Article
Full-text available
In this paper, we investigated seasonal variations in concentrations of microplastics (MPs) in surface sediments of a lagoon heavily impacted by human activities, located in northern Tunisia (the Bizerte lagoon, southern Mediterranean Sea). Analyses of 112 sediment samples collected from 28 stations between May 2019 and February 2020 revealed significant seasonal variation in concentrations of total MPs, with the highest levels recorded in August 2019 (109.6 ± 59.8 items kg−1 DS (dry sediment)) and the lowest in February 2020 (33.2 ± 22.0 items kg−1 DS). In terms of polymer types, polyethylene particles were the most abundant throughout the year, followed by polypropylene, polyvinyl chloride, and polyethylene terephthalate. Spatial variations in total MP concentrations were found to depend on several environmental factors, including proximity to the coastline, level of anthropogenic pressure, location inside the lagoon, and presence/absence of vegetation. The upper 5-cm surface sediment layer of the lagoon was found to contain ~ 9.96 × 1010 MP particles, equal to ~ 248.97 t of plastic. Similar patterns of microplastic composition and structure were found throughout the year, revealing the same plastic pollution hotspots during all seasons. This indicates that sources of plastic pollution are land-based and originate from coastal urban, industrial, and agricultural areas, as well as from major freshwater streams. The findings of the present work can help to develop an efficient environmental management plan aiming to reduce and/or stop the spread of plastic pollution and its impacts on the socially and economically important ecosystem of the Bizerte lagoon.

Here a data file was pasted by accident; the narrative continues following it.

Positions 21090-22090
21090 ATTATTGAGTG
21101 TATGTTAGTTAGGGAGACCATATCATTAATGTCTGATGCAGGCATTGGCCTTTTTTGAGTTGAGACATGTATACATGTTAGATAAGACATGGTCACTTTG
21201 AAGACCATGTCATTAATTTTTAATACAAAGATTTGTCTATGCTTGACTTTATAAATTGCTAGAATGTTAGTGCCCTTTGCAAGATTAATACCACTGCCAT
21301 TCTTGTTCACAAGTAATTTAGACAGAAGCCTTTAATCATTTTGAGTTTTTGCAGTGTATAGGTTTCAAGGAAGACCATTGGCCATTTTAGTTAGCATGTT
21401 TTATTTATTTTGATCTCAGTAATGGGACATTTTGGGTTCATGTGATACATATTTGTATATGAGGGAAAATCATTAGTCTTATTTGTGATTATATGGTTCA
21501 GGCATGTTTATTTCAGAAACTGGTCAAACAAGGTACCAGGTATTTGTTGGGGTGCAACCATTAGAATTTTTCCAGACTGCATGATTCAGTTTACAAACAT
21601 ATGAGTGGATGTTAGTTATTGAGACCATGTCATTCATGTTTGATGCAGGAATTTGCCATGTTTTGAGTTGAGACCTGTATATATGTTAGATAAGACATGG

Article
Full-text available
The occurrence of three exotic decapods is reported from the Lagoon of Bizerte (northern Tunisia) based on records gathered from local fishermen. These three species are the Atlantic blue crab Callinectes sapidus Rathbun, 1896, the blue swimming crab Portunus segnis (Forskål, 1775), and the Lessepsian shrimp Trachysalambria palaestinensis (Steinitz, 1932). Our sightings confirm the establishment of C. sapidus and P. segnis in the Lagoon of Bizerte and widen the known distribution of T. palaestinensis to northern Tunisia. The updated distribution maps of C. sapidus and P. segnis in the Mediterranean Sea confirm the rapid expansion and colonizing behaviour of these two invasive portunid species. Finally, the potential impacts of these two latter species on the local ecosystem were discussed.